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How personalization can power customer relationships

Data, coupled with AI and machine learning, can build stronger connections—provided it’s used right

How personalization can power customer relationships

As individuals interact with their world—at work and at home—they produce vast amounts of data on the things they buy and the services they use. Modern, tech-forward companies can gather and analyze this data to better understand their customers’ needs and provide products and services that align more closely to their needs. When done right, this proactive understanding helps companies to present tools and options before customers may even realize they need them.

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At the recent Fast Company Agenda 2022 event, Capital One hosted a panel of innovation and technology leaders to discuss how brands can use customer data to build powerful connections that can result in better outcomes and increased loyalty. Here are four takeaways from that conversation.

1. Connect on a deeper level.

It’s a profound human need to want to be known and understood, says Don Busick, executive vice president and head of enterprise products and platforms at Capital One. “At its core, personalization is about knowing your customers and their preferences so you can surface exactly what your customers need when it matters,” he says. “When done right, personalization can create deep and lasting connections with your customers.”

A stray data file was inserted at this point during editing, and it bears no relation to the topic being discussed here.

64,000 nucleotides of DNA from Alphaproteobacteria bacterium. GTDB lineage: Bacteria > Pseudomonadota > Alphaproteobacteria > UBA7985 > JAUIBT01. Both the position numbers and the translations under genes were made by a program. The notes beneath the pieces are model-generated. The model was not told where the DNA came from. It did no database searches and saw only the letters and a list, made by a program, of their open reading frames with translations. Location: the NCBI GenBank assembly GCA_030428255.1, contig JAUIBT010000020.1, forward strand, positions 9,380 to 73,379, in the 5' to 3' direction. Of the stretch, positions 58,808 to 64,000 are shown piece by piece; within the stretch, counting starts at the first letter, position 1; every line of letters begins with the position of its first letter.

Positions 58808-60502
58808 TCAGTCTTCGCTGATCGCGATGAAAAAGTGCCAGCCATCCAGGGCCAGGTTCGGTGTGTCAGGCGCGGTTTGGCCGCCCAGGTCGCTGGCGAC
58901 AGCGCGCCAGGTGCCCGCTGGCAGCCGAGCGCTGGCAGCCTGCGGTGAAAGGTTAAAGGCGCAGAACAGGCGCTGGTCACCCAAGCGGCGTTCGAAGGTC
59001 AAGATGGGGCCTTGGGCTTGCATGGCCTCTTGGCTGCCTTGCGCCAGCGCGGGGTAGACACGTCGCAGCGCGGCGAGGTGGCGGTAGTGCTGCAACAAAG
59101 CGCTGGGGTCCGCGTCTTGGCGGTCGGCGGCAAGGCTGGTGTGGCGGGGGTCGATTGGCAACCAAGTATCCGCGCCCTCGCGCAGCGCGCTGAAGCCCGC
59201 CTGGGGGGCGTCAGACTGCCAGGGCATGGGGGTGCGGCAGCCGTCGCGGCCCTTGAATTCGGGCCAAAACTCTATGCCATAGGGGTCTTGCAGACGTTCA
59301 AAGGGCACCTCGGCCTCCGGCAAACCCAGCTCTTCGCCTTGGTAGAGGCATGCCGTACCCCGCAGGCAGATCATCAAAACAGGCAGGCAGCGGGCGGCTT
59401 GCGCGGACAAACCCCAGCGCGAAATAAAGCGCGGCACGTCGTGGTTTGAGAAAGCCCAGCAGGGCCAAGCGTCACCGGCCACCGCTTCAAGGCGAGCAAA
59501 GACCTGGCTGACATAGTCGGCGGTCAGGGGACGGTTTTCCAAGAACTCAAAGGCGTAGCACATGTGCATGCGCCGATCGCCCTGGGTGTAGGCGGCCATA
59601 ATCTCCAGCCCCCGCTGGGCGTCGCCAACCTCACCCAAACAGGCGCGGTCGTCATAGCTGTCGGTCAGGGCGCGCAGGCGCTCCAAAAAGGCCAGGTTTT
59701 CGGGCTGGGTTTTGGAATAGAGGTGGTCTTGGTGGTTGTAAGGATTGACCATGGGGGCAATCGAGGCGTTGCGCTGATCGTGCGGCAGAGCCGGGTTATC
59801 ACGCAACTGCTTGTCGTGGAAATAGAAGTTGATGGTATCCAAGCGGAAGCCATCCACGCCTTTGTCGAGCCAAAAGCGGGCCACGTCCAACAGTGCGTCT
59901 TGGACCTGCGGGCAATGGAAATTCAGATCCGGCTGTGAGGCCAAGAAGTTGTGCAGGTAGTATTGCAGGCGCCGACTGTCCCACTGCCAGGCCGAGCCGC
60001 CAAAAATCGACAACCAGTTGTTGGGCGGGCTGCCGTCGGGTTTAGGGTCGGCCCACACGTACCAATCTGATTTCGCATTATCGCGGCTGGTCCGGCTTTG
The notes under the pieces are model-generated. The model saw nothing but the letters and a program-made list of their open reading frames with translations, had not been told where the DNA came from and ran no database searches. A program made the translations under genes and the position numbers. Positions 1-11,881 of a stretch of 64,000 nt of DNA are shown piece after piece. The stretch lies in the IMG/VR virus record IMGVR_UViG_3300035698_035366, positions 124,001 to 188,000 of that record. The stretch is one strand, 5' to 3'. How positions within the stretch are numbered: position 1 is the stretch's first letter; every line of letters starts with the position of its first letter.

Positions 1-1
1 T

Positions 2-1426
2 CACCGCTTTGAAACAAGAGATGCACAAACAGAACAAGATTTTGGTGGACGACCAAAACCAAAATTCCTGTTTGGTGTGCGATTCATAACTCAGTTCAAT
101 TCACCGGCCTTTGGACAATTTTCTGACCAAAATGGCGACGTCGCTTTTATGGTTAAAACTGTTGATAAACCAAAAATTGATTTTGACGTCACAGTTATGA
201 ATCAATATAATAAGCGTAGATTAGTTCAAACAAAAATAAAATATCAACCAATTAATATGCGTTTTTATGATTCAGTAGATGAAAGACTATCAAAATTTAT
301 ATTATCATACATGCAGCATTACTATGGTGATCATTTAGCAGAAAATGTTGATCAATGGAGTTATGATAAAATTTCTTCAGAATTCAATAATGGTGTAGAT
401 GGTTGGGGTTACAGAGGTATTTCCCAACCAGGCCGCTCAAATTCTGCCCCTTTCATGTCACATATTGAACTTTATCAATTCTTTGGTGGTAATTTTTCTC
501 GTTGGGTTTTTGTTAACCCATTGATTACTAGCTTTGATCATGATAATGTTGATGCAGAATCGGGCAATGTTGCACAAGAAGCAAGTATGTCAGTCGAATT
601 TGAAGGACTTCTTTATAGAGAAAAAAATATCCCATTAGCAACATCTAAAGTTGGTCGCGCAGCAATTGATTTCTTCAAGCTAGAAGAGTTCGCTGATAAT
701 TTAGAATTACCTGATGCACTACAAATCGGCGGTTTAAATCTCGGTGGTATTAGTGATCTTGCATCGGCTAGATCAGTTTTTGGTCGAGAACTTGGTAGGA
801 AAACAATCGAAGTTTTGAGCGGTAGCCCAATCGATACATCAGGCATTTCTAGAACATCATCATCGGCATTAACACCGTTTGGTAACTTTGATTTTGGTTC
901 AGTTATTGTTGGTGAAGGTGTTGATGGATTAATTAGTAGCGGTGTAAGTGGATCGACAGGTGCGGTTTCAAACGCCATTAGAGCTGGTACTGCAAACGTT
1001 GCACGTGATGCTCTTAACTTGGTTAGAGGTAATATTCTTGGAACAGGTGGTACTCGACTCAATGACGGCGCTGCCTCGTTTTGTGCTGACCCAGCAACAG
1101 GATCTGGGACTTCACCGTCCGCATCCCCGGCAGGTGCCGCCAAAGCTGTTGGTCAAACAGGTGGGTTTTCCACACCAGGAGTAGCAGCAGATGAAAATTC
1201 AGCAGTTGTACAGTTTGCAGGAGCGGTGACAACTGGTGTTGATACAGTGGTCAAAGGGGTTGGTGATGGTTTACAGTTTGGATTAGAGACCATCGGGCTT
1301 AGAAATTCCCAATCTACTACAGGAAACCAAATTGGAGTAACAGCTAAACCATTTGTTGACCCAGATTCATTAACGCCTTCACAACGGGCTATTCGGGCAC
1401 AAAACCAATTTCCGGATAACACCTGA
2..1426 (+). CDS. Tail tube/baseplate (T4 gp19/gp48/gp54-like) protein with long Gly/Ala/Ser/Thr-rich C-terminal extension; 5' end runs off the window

At Capital One, this means creating personalized digital experiences, like Capital One’s intelligent assistant, Eno. Eno provides proactive alerts and insights that alleviate work for the customer, such as reminders that alert customers before their free trial ends—and the paid subscription begins—so they can avoid any unwanted charges. This helps to instill confidence in customers while giving them control over their financial lives.

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2. Gather the right data.

Personalization starts with the data companies gather about their customers. Those bits of information form a crucial foundation, which is why it’s critical that companies gather the right data from the outset. “In many cases, the most valuable data is the feedback customers provide about what they like and don’t like,” Busick says. This type of data, he adds, may come from asking customers directly about their preferences or learning from how customers interact with a service or product.

Tyler Whitworth, senior vice president of global product and design at Discovery, says this type of behavioral data—what customers do with products—can be much more useful than demographic data, such as gender and age. “It’s more predictive of what customers actually enjoy,” he says.